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21: Mathematical Introduction
As a consequence, in addition to providing more information about the special functions that were covered in AMS 55, the NIST Handbook includes several special functions that have appeared in the interim in applied mathematics, the physical sciences, and engineering, as well as in other areas. … All chapters went through several drafts (nine in some cases) before the authors, validators, and editors were fully satisfied. … Special functions with one real variable are depicted graphically with conventional two-dimensional (2D) line graphs. … Special functions with a complex variable are depicted as colored 3D surfaces in a similar way to functions of two real variables, but with the vertical height corresponding to the modulus (absolute value) of the function. … This means that the variable $x$ ranges from 0 to 1 in intervals of 0. …
22: 15.7 Continued Fractions
15.7.1 $\frac{\mathbf{F}\left(a,b;c;z\right)}{\mathbf{F}\left(a,b+1;c+1;z\right)}=t_{0% }-\cfrac{u_{1}z}{t_{1}-\cfrac{u_{2}z}{t_{2}-\cfrac{u_{3}z}{t_{3}-\cdots}}},$
15.7.3 $\frac{\mathbf{F}\left(a,b;c;z\right)}{\mathbf{F}\left(a,b+1;c+1;z\right)}=v_{0% }-\cfrac{w_{1}}{v_{1}-\cfrac{w_{2}}{v_{2}-\cfrac{w_{3}}{v_{3}-\cdots}}},$
15.7.5 $\frac{\mathbf{F}\left(a,b;c;z\right)}{\mathbf{F}\left(a+1,b+1;c+1;z\right)}={x% _{0}+\cfrac{y_{1}}{x_{1}+\cfrac{y_{2}}{x_{2}+\cfrac{y_{3}}{x_{3}+\cdots}}}},$
23: Mourad E. H. Ismail
His well-known book Classical and Quantum Orthogonal Polynomials in One Variable was published by Cambridge University Press in 2005 and reprinted with corrections in paperback in Ismail (2009). … Ismail serves on several editorial boards including the Cambridge University Press book series Encyclopedia of Mathematics and its Applications, and on the editorial boards of 9 journals including Proceedings of the American Mathematical Society (Integrable Systems and Special Functions Editor); Constructive Approximation; Journal of Approximation Theory; and Integral Transforms and Special Functions. …
24: 13.15 Recurrence Relations and Derivatives
13.15.1 $(\kappa-\mu-\tfrac{1}{2})M_{\kappa-1,\mu}\left(z\right)+(z-2\kappa)M_{\kappa,% \mu}\left(z\right)+(\kappa+\mu+\tfrac{1}{2})M_{\kappa+1,\mu}\left(z\right)=0,$
13.15.2 $2\mu(1+2\mu)\sqrt{z}M_{\kappa-\frac{1}{2},\mu-\frac{1}{2}}\left(z\right)-(z+2% \mu)(1+2\mu)M_{\kappa,\mu}\left(z\right)+(\kappa+\mu+\tfrac{1}{2})\sqrt{z}M_{% \kappa+\frac{1}{2},\mu+\frac{1}{2}}\left(z\right)=0,$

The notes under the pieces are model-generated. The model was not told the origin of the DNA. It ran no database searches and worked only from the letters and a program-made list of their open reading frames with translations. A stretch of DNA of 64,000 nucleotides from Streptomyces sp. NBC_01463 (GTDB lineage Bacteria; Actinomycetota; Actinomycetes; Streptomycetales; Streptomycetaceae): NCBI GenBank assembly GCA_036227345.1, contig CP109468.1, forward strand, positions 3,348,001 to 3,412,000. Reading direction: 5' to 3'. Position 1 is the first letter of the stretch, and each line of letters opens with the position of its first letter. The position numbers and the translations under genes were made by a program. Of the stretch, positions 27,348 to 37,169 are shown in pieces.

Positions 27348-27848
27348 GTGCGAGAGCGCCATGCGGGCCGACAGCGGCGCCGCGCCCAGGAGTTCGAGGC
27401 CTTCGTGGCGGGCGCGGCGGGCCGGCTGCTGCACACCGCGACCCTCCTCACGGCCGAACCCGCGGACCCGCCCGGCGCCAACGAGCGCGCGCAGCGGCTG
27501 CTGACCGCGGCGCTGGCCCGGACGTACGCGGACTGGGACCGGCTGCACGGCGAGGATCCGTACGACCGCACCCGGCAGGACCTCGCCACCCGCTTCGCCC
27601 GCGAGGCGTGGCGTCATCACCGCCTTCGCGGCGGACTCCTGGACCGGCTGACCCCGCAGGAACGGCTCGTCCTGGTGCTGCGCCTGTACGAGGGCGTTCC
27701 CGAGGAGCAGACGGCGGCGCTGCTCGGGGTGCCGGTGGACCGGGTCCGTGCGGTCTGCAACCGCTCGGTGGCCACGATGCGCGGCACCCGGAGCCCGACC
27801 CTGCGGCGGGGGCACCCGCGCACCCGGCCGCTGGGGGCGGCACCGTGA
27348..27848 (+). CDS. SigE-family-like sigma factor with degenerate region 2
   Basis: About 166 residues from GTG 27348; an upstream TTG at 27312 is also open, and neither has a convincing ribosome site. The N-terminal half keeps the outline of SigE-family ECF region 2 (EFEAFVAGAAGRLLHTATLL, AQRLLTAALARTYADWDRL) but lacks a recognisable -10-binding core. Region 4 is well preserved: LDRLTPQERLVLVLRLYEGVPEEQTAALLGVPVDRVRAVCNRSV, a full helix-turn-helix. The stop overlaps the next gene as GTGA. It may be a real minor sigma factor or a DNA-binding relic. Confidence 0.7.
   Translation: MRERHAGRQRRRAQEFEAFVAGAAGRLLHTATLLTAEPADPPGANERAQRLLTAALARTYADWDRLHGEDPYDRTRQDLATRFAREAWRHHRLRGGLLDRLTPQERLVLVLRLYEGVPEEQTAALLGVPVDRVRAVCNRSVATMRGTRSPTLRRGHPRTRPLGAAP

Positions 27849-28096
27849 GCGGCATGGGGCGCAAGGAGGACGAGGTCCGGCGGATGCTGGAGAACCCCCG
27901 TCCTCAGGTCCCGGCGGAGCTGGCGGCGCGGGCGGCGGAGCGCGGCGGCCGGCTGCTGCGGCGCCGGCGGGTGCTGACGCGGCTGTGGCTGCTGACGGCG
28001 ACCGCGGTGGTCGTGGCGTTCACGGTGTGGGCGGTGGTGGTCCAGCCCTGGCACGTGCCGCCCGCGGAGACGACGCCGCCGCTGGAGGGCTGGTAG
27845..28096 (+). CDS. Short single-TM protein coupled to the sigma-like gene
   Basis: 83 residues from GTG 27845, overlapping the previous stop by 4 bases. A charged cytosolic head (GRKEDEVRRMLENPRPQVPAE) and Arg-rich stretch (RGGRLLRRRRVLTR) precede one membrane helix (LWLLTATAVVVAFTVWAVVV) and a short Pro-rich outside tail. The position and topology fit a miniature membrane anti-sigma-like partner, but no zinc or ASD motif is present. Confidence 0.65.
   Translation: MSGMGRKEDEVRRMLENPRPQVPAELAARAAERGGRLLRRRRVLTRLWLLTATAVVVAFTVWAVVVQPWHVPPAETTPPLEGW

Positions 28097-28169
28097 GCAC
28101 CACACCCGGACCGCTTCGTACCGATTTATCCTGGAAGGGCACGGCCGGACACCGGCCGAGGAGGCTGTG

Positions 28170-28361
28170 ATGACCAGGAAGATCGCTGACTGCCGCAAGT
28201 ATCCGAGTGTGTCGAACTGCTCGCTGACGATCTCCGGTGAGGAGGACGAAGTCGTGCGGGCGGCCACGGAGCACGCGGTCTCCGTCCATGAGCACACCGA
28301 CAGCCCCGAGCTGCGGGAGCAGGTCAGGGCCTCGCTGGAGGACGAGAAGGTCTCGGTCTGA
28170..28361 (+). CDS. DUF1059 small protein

13.15.3 $(\kappa-\mu-\tfrac{1}{2})M_{\kappa-\frac{1}{2},\mu+\frac{1}{2}}\left(z\right)+% (1+2\mu)\sqrt{z}M_{\kappa,\mu}\left(z\right)-(\kappa+\mu+\tfrac{1}{2})M_{% \kappa+\frac{1}{2},\mu+\frac{1}{2}}\left(z\right)=0,$
13.15.4 $2\mu M_{\kappa-\frac{1}{2},\mu-\frac{1}{2}}\left(z\right)-2\mu M_{\kappa+\frac% {1}{2},\mu-\frac{1}{2}}\left(z\right)-\sqrt{z}M_{\kappa,\mu}\left(z\right)=0,$
Other versions of several of the identities in this subsection can be constructed by use of (13.3.29).
25: 19.7 Connection Formulas
This dichotomy of signs (missing in several references) is due to Fettis (1970). …
$\kappa=\frac{k}{\sqrt{1+k^{2}}},$
$\kappa^{\prime}=\frac{1}{\sqrt{1+k^{2}}},$
With $\sinh\phi=\tan\psi$, … The first of the three relations maps each circular region onto itself and each hyperbolic region onto the other; in particular, it gives the Cauchy principal value of $\Pi\left(\phi,\alpha^{2},k\right)$ when $\alpha^{2}>{\csc}^{2}\phi$ (see (19.6.5) for the complete case). …
26: 15.19 Methods of Computation
Large values of $|a|$ or $|b|$, for example, delay convergence of the Gauss series, and may also lead to severe cancellation. … In Colman et al. (2011) an algorithm is described that uses expansions in continued fractions for high-precision computation of the Gauss hypergeometric function, when the variable and parameters are real and one of the numerator parameters is a positive integer. …
27: 3.7 Ordinary Differential Equations
Write $\tau_{j}=z_{j+1}-z_{j}$, $j=0,1,\dots,P$, expand $w(z)$ and $w^{\prime}(z)$ in Taylor series (§1.10(i)) centered at $z=z_{j}$, and apply (3.7.2). …
3.7.10 $\mathbf{A}_{P}=\begin{bmatrix}-\mathbf{A}(\tau_{0},z_{0})&\mathbf{I}&% \boldsymbol{{0}}&\cdots&\boldsymbol{{0}}&\boldsymbol{{0}}\\ \boldsymbol{{0}}&-\mathbf{A}(\tau_{1},z_{1})&\mathbf{I}&\cdots&\boldsymbol{{0}% }&\boldsymbol{{0}}\\ \vdots&\vdots&\ddots&\ddots&\vdots&\vdots\\ \boldsymbol{{0}}&\boldsymbol{{0}}&\cdots&-\mathbf{A}(\tau_{P-2},z_{P-2})&% \mathbf{I}&\boldsymbol{{0}}\\ \boldsymbol{{0}}&\boldsymbol{{0}}&\cdots&\boldsymbol{{0}}&-\mathbf{A}(\tau_{P-% 1},z_{P-1})&\mathbf{I}\end{bmatrix}$
3.7.12 $\mathbf{b}=\left[b_{1}(\tau_{0},z_{0}),b_{2}(\tau_{0},z_{0}),b_{1}(\tau_{1},z_% {1}),b_{2}(\tau_{1},z_{1}),\ldots,b_{1}(\tau_{P-1},z_{P-1}),b_{2}(\tau_{P-1},z% _{P-1})\right]^{\rm T}.$
28: 7.20 Mathematical Applications
The spiral has several special properties (see Temme (1996b, p. 184)). …
7.20.1 $\frac{1}{\sigma\sqrt{2\pi}}\int_{-\infty}^{x}e^{-(t-m)^{2}/(2\sigma^{2})}% \mathrm{d}t=\frac{1}{2}\operatorname{erfc}\left(\frac{m-x}{\sigma\sqrt{2}}% \right)=Q\left(\frac{m-x}{\sigma}\right)=P\left(\frac{x-m}{\sigma}\right).$
29: 6.18 Methods of Computation
However, this problem is less severe for the series of spherical Bessel functions because of their more rapid rate of convergence, and also (except in the case of (6.10.6)) absence of cancellation when $z=x$ ($>0$). …
30: 2.7 Differential Equations
The first of these references includes extensions to complex variables and reversions for zeros. … From the numerical standpoint, however, the pair $w_{3}(z)$ and $w_{4}(z)$ has the drawback that severe numerical cancellation can occur with certain combinations of $C$ and $D$, for example if $C$ and $D$ are equal, or nearly equal, and $z$, or $\Re z$, is large and negative. …